What do Mark Twain, W.C. Fields, Neil Diamond, Gwyneth Paltrow, and Joseph Mascis Jr. have in common?
A nasal drawl.
Or so they say.
From a Boy’s Life of Mark Twain:
By and by there was another report–this time that Mark Twain was dead. A reporter found his way to Tedworth Square, and, being received by Mark Twain himself, asked what he should say. Clemens regarded him gravely, then, in his slow, nasal drawl, “Say–that the report of my death–has been grossly–exaggerated.”
From a biography of Fields:
Because of his special comedic persona, his slow, nasal drawl in particular, Fields became one of the most mimicked and impersonated of performers in 20th-century American comedy.
From the Manila (Philippines) Bulletin:
Another proof why we think he is cool? Six words: “Girl, You’ll Be a Woman Soon” (remember “Pulp Fiction?” And all this time we thought this was an Urge Overkill song). Here, Diamond just plain sounds seductive in his thick, low, nasal drawl.
From the “Lainey Gossip” blog:
Gwyneth’s voice, that privileged nasal drawl, people hate that voice.
And from the Anchorage Daily News:
Joseph Mascis Jr., better known to indie-rock fans as J Mascis, embodied the Generation X slacker anti-hero in the late ’80s and early ’90s. Fronting the seminal, ear-splitting alternative-rock band Dinosaur Jr., Mascis pushed air through a wall of amplifiers, but when he stepped to the microphone, his nasal drawl sounded detached and unaffected by the cacophony surrounding it.
Twain grew up in Hannibal, Mo.; Fields in Philadelphia; Diamond in Brooklyn; Paltrow in Southern California, and Mascis in Amherst, Mass. No matter, you can tell them all by their nasal drawl. Or can you?
If you want to say something specific about a person’s pronunciation but aren’t too comfortable with phonetic terminology, you can say “nasal drawl” and people will understand. It means—well, it’s hard to say what it means, but it means the person’s pronunciation is a little funny and not particularly high class.
That interpretation comes through in this comment on the name “Tawny” from the Web site Behind the Name:
I can’t say I find this name very pretty or pleasant-sounding, especially with a Southern drawl that makes it sound nasal and like ”TAAH-nee”. I’ve gotten the impression that this is actually more of a redneck name anyway, and it makes me picture a worn-out-looking young woman in far too youthful and tight clothes who speaks in an annoying nasal drawl.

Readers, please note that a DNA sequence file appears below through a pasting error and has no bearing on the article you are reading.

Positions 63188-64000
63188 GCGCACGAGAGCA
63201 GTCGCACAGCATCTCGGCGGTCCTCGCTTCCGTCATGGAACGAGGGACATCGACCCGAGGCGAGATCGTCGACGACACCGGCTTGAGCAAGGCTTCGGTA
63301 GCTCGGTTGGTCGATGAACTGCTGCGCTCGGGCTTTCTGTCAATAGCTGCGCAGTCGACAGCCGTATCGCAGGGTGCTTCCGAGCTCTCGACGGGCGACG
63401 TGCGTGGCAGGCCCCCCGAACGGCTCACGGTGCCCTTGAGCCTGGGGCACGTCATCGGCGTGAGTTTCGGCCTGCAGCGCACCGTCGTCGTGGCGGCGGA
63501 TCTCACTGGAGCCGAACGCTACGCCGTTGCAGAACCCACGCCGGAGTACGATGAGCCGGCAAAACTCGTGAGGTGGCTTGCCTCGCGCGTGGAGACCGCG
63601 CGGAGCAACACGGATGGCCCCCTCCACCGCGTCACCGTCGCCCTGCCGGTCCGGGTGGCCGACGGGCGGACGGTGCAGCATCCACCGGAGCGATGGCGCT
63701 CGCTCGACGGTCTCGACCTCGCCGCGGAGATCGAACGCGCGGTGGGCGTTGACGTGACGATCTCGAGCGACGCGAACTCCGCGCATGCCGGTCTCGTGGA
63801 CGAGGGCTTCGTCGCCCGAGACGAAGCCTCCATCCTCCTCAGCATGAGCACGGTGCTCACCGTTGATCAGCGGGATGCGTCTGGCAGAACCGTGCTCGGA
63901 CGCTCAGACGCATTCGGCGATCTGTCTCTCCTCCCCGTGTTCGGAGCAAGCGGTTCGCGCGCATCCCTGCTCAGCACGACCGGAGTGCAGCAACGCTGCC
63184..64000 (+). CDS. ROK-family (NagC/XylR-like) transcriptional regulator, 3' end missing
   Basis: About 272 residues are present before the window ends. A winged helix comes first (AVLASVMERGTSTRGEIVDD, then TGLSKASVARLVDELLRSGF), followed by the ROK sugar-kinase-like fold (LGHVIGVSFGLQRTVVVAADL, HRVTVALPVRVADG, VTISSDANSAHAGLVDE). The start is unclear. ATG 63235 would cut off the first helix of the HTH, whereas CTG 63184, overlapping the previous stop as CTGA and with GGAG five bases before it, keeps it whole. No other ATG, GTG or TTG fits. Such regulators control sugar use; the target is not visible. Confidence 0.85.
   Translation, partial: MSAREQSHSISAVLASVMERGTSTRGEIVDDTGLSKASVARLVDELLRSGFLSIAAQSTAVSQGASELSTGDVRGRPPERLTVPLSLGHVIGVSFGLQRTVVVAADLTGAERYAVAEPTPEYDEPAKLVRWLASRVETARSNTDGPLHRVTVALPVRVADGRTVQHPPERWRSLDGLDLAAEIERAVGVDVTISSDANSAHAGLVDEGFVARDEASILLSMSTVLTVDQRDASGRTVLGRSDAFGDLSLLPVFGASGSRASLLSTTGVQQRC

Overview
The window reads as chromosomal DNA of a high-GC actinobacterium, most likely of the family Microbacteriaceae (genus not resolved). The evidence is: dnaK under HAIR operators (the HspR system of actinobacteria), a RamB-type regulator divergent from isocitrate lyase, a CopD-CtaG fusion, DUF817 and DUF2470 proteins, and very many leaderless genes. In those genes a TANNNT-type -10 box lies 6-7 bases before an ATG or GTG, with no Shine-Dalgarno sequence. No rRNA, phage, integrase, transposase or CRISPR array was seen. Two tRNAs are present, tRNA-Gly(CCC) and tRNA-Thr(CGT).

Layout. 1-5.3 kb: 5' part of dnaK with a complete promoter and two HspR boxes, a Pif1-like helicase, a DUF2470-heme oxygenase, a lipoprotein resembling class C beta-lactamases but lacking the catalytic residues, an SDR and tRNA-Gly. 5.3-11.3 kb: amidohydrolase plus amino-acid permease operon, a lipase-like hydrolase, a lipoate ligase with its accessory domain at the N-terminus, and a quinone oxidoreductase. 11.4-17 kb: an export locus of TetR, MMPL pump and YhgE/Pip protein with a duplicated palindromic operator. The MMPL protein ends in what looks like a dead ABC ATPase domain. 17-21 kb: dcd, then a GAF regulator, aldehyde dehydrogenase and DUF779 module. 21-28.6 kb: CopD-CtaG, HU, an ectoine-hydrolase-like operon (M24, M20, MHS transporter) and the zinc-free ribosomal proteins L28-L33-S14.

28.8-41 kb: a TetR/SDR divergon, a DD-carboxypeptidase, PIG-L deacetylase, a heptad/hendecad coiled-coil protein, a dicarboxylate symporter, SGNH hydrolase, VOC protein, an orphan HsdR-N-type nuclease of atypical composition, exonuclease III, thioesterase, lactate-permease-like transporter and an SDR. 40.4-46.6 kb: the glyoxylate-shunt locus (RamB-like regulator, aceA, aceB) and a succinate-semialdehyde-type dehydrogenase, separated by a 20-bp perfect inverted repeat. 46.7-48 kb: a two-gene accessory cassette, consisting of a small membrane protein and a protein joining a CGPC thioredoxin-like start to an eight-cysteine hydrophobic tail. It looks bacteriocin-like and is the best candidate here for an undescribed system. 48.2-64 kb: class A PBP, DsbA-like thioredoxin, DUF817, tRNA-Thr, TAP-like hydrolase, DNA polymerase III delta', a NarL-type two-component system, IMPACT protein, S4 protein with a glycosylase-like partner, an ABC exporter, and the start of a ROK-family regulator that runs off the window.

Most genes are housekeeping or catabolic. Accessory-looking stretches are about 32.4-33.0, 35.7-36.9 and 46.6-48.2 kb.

For fiction writers, saying “nasal drawl” seems much more erudite than “funny accent.” One example is Arthur Hailey, author of Airport. His characters include one with a “nasal Texas drawl” and another with a “nasal California drawl.”
In Ragtime, E.L. Doctorow writes of “several family groups from Philadelphia, who could be placed quickly by the nasalities of their speech.”
In The Witches of Eastwick, John Updike writes that young Jennifer Gabriel “had acquired in Chicago a touch of Midwestern nasality in her pronunciation.”
Less renowned authors also have their drawling characters. “Do You Speak English?” by Simon Collings has an American woman in a Spanish-speaking country who “spoke with a lazy, nasal drawl.”
For authors not trained in linguistics, there are more picturesque possibilities. For example, in Gillian Flynn’s recent best-seller, Gone Girl, a New Yorker notes in her journal, “He talks to me in his river-wavy Missouri accent.” “He” in this case is from a small town near Hannibal, Mo.
But the nasal drawl is so conveniently at hand that it’s hard for some to resist. Fan fiction, for example, is generous with nasal drawls. Here are some examples:
Her accent was similar to Ziva’s but there were marked differences. Ziva’s was lighter and less defined; it had morphed into a more American sounding nasal drawl.
The redheaded woman laughed, hugging Mom back. She had sort of a Brooklyn nasal drawl.
It’s not the tone of his voice—changed from the timid, nervous whisper to one that’s half insolent and half bored—that makes me freeze mid-step, or sends a gush of ice water through my system. It’s not the sudden change in expression on his face, the rabbity look transformed to a gaze filled with disdain, a half-smirk playing on his lips. It’s the fact that Mr. Lewis’s proper English accent has completely transformed to the nasal drawl of a Boston accent.
So: Speak nicely, or you may be pegged with a nasal drawl.
And don’t get me started about “twang.”…